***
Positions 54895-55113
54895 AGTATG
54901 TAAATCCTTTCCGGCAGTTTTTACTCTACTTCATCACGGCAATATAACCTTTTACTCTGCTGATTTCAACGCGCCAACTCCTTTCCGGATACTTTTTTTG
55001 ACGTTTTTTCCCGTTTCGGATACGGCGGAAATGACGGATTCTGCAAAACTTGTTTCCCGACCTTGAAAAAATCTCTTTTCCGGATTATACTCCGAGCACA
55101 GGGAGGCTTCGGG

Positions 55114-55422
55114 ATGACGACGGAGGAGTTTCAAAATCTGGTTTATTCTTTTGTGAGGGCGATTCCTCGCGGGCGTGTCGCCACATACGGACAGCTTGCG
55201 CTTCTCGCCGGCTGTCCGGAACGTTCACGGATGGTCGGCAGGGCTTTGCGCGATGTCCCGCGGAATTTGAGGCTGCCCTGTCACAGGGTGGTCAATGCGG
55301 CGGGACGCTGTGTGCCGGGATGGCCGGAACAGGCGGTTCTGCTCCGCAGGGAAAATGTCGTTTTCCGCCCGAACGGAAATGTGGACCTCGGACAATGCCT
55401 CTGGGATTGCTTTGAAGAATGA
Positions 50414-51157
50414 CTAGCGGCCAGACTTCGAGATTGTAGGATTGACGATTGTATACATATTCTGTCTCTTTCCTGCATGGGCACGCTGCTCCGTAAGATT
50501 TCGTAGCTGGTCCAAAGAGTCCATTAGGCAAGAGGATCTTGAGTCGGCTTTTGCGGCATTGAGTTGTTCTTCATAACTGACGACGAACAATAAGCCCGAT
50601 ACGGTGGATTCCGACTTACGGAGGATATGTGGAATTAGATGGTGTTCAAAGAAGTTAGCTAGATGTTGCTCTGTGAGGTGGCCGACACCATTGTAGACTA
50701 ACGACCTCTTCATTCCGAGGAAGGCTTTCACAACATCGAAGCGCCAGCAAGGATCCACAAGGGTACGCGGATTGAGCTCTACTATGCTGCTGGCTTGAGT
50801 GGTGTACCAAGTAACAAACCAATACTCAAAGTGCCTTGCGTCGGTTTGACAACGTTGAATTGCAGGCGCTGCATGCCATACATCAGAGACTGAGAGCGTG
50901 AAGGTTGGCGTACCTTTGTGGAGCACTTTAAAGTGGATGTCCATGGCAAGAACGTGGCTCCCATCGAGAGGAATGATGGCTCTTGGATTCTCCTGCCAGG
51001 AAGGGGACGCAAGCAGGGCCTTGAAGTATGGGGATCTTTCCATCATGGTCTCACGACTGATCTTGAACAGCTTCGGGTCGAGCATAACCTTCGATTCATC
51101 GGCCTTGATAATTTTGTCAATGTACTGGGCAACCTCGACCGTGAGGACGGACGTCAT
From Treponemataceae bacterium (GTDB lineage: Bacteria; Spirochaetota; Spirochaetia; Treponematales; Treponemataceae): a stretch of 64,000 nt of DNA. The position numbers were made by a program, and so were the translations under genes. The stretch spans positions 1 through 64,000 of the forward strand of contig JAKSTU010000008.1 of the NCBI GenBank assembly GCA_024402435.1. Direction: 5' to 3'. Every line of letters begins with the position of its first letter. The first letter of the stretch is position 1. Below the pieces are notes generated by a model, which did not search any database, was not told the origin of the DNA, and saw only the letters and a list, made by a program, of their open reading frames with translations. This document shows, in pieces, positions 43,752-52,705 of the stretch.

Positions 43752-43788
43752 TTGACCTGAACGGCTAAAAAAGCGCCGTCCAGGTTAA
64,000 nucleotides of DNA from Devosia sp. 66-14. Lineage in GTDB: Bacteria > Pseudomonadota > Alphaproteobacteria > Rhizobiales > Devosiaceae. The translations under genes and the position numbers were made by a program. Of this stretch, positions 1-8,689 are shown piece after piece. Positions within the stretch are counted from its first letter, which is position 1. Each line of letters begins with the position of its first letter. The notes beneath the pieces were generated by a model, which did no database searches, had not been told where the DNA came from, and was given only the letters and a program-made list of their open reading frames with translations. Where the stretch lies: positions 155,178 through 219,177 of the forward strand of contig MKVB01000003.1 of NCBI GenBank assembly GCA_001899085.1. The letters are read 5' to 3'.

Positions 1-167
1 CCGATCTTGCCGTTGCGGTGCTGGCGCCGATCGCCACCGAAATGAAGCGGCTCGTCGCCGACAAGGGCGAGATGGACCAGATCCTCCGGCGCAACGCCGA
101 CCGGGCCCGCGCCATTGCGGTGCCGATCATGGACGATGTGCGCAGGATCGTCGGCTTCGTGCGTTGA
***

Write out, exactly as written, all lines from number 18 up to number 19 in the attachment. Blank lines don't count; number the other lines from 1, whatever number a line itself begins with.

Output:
51001 AAGGGGACGCAAGCAGGGCCTTGAAGTATGGGGATCTTTCCATCATGGTCTCACGACTGATCTTGAACAGCTTCGGGTCGAGCATAACCTTCGATTCATC
51101 GGCCTTGATAATTTTGTCAATGTACTGGGCAACCTCGACCGTGAGGACGGACGTCAT